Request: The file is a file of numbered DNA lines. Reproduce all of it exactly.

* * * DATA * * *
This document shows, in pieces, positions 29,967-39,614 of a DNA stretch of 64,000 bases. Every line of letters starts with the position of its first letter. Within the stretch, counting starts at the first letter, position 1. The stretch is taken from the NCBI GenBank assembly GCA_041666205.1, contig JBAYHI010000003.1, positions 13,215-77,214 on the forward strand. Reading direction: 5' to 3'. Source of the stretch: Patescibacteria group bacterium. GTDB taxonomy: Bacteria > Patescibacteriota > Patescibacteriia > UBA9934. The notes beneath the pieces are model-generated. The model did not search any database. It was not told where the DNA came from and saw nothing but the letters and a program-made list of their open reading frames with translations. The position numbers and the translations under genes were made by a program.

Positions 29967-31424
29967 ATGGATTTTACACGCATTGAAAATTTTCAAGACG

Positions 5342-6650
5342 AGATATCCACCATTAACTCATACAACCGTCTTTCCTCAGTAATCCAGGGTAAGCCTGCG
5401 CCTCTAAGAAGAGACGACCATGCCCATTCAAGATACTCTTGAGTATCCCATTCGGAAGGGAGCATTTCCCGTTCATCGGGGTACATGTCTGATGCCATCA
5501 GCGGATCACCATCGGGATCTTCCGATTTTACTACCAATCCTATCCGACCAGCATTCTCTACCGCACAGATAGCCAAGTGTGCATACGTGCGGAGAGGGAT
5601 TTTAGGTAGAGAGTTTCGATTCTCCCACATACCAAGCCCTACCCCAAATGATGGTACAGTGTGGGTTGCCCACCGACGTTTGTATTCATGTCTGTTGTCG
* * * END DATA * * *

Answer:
This document shows, in pieces, positions 29,967-39,614 of a DNA stretch of 64,000 bases. Every line of letters starts with the position of its first letter. Within the stretch, counting starts at the first letter, position 1. The stretch is taken from the NCBI GenBank assembly GCA_041666205.1, contig JBAYHI010000003.1, positions 13,215-77,214 on the forward strand. Reading direction: 5' to 3'. Source of the stretch: Patescibacteria group bacterium. GTDB taxonomy: Bacteria > Patescibacteriota > Patescibacteriia > UBA9934. The notes beneath the pieces are model-generated. The model did not search any database. It was not told where the DNA came from and saw nothing but the letters and a program-made list of their open reading frames with translations. The position numbers and the translations under genes were made by a program.

Positions 29967-31424
29967 ATGGATTTTACACGCATTGAAAATTTTCAAGACG

Positions 5342-6650
5342 AGATATCCACCATTAACTCATACAACCGTCTTTCCTCAGTAATCCAGGGTAAGCCTGCG
5401 CCTCTAAGAAGAGACGACCATGCCCATTCAAGATACTCTTGAGTATCCCATTCGGAAGGGAGCATTTCCCGTTCATCGGGGTACATGTCTGATGCCATCA
5501 GCGGATCACCATCGGGATCTTCCGATTTTACTACCAATCCTATCCGACCAGCATTCTCTACCGCACAGATAGCCAAGTGTGCATACGTGCGGAGAGGGAT
5601 TTTAGGTAGAGAGTTTCGATTCTCCCACATACCAAGCCCTACCCCAAATGATGGTACAGTGTGGGTTGCCCACCGACGTTTGTATTCATGTCTGTTGTCG